1969. Dr. Malcolm Sayer is hired as a clinical physician at a psychiatric hospital in the Bronx, despite he only having a research background. The job is not ideal on his side as he has difficulties relating to people which is the reason he has focused on research projects not involving human subjects, while the hospital hires him somewhat out of desperation in not finding anyone else with the qualifications who wants the job. Most of his patients are in a semi-catatonic state and are housed in what some of the orderlies coin the "garden" ward, where all they can do for the patients is water and feed them. He notices that some of the patients, despite their generally catatonic state, respond in unusual ways to certain stimuli. In doing some research, he also finds that some common bonds between these patients are that they suffered from encephalitis in the 1920s or 1930s, and that their physical states are like they have Parkinson's disease frozen in time. As such, he is able to ... Written by
Dr. Sayer treats the comatose Leonard with a drug called Levodopa (L-DOPA). This was the same drug used to treat Robin Williams' own Parkinson-like symptoms shortly before his death in August 2014. See more »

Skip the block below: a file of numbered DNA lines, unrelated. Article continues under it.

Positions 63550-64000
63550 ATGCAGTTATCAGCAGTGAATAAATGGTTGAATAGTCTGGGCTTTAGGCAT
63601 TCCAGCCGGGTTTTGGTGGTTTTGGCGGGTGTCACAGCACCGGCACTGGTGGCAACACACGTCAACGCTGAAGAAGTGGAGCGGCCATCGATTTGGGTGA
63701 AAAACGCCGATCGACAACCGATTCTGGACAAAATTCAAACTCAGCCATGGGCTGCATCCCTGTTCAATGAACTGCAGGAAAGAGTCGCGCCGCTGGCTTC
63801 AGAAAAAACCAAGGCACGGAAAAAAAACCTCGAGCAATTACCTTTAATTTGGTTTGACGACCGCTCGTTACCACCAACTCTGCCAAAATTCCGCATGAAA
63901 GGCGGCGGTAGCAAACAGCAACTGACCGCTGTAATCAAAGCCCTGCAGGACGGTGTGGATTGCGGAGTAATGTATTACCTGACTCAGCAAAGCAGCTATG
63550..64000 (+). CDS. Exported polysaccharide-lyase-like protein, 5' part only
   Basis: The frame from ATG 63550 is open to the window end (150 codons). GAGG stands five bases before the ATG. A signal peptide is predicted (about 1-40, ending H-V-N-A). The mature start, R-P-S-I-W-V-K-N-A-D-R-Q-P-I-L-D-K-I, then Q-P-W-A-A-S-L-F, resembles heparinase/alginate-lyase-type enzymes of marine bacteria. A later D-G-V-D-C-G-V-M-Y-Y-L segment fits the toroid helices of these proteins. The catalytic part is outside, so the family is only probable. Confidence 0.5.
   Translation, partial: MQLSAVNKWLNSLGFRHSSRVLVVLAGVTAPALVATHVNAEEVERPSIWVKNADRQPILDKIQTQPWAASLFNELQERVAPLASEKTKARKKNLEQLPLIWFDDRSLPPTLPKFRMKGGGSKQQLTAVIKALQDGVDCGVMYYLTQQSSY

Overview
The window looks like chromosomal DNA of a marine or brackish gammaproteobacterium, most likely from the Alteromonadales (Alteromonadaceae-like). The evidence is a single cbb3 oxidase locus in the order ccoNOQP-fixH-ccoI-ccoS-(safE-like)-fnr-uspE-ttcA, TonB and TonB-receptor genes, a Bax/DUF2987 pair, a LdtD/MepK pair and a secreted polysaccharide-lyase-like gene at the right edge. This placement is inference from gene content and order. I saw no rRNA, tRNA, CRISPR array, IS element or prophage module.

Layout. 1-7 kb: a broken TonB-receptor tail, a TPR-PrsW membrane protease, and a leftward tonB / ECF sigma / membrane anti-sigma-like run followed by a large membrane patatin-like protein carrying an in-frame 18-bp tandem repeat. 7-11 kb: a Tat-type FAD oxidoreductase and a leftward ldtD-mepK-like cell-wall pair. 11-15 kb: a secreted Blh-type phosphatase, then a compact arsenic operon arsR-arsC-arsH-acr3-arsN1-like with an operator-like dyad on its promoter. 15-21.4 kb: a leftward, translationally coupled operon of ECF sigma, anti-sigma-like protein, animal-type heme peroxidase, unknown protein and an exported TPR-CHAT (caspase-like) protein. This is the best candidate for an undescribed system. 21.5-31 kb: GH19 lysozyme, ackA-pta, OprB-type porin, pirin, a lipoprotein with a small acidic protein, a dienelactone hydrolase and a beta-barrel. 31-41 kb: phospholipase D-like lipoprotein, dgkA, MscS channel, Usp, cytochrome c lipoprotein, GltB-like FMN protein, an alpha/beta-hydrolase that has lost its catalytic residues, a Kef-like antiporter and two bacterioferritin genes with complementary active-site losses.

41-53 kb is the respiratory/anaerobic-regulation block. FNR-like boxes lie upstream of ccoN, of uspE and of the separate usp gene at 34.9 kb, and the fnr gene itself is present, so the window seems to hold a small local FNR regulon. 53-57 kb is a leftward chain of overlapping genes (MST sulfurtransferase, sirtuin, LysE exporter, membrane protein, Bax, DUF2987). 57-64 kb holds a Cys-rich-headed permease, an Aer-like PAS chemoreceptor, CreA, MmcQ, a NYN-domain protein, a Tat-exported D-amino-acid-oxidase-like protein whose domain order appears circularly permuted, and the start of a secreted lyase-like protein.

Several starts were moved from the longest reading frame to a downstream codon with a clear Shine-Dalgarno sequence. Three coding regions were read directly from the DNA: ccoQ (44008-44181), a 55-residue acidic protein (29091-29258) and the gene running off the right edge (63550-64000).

Dr. Sayer's coat is unbuttoned when he caught up with Nurse Eleonor Costello at the stairs of the hospital, then when he asked her out it is buttoned. When they descended the stairs it is unbuttoned again. See more »
You'd think at a certain point all these atypical somethings would amount to a typical something.
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Simply put, this is one of the greatest movies ever. This is easily the most powerful tearjerker that I've ever seen, thanks in large part to the brilliant performances by Williams and De Niro. But to be fair, the whole cast was excellent, and they were helped by a script that was nearly perfect. For me, the scenes with Miller proved to be the most emotional, but really, the whole film was heartwarming or heartbreaking on some level. I don't tend to get emotional when watching movies, but this film managed to find a way into my heart, and I can't possibly recommend this movie enough to those of you who haven't been lucky enough to see it yet.
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